For a long time, it has been thought that evolutionary and ecological research were quite separated from each other. After all, evolution takes place on long timescales while ecological events usually happen much faster. At least, that was the common perception. Lately, however, it has become clear that, in some cases, the relevant timescales in […]
Our close evolutionary cousin, the common chimpanzee, comes in four subspecies, each one named after its location along an East-West band in Africa. Yet, there are chimps outside of Africa as well. Many European zoos possess a group of chimpanzees, which often plays a part in conservation plans… Wondering how the hybrids come into play? Find out […]
The Iliad, Homer’s epic poem telling the tale of Achilles and the war of Troy, is widely considered to be one of the greatest and well-known pieces of ancient literature. Despite its status, however, the date of its production is still uncertain. A new study, published in the journal BioEssays, used phylogenetic methods to derive an estimate […]
The evolutionary history of humanity isn’t the easiest tale to tell. As time passed, we, unlike other primates, spread across the globe, colonizing the various lands we explored. All these different habitats were surely characterized by diverging sets of selection pressures. Lo and behold, there arose diversity among human beings. But finding the exact genetic […]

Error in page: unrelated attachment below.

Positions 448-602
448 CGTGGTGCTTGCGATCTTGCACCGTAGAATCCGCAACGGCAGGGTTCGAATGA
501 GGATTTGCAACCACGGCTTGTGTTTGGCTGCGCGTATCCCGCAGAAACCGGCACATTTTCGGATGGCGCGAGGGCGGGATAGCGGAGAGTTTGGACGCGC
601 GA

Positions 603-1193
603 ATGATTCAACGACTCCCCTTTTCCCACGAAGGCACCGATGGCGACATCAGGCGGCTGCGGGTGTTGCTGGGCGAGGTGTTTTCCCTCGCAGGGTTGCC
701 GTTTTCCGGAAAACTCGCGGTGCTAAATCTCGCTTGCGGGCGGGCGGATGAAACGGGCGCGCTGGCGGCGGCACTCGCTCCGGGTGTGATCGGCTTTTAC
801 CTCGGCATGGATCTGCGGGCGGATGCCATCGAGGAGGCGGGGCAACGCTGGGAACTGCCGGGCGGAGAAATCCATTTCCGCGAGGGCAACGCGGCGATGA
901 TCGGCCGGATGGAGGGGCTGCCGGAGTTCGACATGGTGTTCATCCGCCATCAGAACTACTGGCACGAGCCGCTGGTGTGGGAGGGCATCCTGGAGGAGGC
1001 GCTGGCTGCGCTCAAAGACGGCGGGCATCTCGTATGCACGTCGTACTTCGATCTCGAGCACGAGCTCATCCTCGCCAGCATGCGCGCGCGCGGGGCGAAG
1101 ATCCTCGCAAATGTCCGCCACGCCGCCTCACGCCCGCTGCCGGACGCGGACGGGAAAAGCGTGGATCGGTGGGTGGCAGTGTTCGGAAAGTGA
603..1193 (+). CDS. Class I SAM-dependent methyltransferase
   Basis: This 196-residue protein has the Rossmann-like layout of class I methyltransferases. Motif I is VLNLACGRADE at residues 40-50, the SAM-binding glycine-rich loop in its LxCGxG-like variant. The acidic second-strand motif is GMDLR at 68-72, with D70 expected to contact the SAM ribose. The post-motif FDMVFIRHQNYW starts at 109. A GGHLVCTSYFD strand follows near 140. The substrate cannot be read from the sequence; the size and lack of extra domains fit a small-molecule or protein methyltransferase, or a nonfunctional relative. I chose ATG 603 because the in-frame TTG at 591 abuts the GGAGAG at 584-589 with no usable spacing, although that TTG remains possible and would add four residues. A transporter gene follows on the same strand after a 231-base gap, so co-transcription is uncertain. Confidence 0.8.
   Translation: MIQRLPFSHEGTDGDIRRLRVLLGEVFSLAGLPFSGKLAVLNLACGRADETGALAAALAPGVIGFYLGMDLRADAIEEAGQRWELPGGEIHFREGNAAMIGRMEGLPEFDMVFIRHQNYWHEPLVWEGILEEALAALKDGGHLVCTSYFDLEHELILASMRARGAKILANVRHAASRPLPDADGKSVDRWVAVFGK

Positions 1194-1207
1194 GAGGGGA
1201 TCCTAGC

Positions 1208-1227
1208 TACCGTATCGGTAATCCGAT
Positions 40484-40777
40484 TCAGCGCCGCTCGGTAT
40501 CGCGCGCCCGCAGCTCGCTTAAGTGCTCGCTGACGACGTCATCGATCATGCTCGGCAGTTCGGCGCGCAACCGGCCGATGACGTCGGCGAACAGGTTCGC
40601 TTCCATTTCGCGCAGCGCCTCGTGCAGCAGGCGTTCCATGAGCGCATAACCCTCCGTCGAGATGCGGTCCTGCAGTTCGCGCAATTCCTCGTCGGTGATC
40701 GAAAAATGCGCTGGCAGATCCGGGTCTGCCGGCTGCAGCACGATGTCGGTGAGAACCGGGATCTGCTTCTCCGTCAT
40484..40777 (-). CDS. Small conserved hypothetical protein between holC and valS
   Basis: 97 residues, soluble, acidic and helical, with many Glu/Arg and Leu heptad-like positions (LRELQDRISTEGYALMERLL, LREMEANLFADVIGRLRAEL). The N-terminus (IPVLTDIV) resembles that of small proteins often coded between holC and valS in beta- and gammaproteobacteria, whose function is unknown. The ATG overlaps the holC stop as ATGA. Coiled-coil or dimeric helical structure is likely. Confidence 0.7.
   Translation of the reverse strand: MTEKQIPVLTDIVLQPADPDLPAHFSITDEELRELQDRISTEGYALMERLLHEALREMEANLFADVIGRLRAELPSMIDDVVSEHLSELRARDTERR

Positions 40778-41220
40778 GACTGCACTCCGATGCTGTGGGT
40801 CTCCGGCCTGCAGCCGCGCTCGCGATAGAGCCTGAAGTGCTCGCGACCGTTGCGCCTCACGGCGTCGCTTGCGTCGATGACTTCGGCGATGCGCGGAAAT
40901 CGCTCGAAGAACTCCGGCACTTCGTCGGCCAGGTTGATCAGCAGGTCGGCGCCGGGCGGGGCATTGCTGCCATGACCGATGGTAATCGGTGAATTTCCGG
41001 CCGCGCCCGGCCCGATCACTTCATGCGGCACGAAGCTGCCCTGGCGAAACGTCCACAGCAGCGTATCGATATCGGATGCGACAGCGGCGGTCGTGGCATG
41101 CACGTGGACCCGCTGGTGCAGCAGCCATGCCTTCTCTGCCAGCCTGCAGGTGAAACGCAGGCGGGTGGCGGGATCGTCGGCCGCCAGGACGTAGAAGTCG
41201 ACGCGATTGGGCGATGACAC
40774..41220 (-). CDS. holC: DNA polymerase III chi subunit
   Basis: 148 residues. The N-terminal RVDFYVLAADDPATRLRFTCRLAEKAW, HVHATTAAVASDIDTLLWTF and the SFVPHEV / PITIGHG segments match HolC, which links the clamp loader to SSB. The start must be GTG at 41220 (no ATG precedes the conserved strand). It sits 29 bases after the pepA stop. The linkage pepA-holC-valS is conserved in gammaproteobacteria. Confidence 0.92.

The ancient and mysterious Greek philosopher Heraclitus once purportedly said that war is the father of all things. Now, a recent article in Trends in Ecology and Evolution presents a new perspective on the phrase. The genome, that collection of genes representing the hereditary information of an organism might seem like quite a peaceful place. […]
The Blue Whale (or Balaenoptera musculus) is big. Very big. In fact, as far as we know, it’s the largest animal to have ever lived on earth, growing to roughly 30m and weighing in at an impressive 175 tons. But could there be, or have been, a bigger whale? Find out at United Academics.
A lot of ant species are very social. So social in fact that they’re called ‘eusocial’. But, even though the common conception involves a single queen leading her tightly organized colony, many social systems are possible. Even within a single species. For example, in the red fire ant Solenopsis invicta two different social organizations are […]
In 1798, Thomas Robert Malthus, a British scholar, published (anonymously at first) An Essay on the Principle of Population. In this highly influential work on population dynamics, he noted that “the increase of population is necessarily limited by the means of subsistence.”. Put simply, a population can’t keep growing, as the resources it needs are […]
The 54rd Carnival of Evolution (A Walkabout Mount Improbable) is up and running at ideonexus. Get clicking and enjoy the journey!
A recent duo of articles by Stanford professor Gerald Crabtree has sparked some controversy. In two parts, he discusses our ‘fragile intellect’. In the first part, it is stated that our intelligence is based on the many, many genes, and, as such, is very fragile. In the second part, he argues that, during much of […]